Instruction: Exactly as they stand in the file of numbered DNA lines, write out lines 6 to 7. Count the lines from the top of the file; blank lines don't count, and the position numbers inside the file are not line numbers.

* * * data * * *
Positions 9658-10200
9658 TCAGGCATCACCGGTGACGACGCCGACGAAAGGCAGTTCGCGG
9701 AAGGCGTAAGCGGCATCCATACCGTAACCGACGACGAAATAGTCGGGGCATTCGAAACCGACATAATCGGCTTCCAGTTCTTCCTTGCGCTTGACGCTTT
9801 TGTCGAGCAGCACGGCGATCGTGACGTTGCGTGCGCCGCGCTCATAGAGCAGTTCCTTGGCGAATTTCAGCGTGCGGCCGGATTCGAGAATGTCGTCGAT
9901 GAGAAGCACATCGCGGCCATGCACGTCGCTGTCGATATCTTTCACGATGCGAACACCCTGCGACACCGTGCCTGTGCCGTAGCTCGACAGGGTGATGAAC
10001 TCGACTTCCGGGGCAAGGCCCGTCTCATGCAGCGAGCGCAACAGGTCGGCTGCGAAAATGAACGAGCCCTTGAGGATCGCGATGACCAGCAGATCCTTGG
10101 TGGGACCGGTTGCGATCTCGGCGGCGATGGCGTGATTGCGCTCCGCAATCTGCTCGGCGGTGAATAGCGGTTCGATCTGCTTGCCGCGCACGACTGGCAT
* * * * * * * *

10001 TCGACTTCCGGGGCAAGGCCCGTCTCATGCAGCGAGCGCAACAGGTCGGCTGCGAAAATGAACGAGCCCTTGAGGATCGCGATGACCAGCAGATCCTTGG
10101 TGGGACCGGTTGCGATCTCGGCGGCGATGGCGTGATTGCGCTCCGCAATCTGCTCGGCGGTGAATAGCGGTTCGATCTGCTTGCCGCGCACGACTGGCAT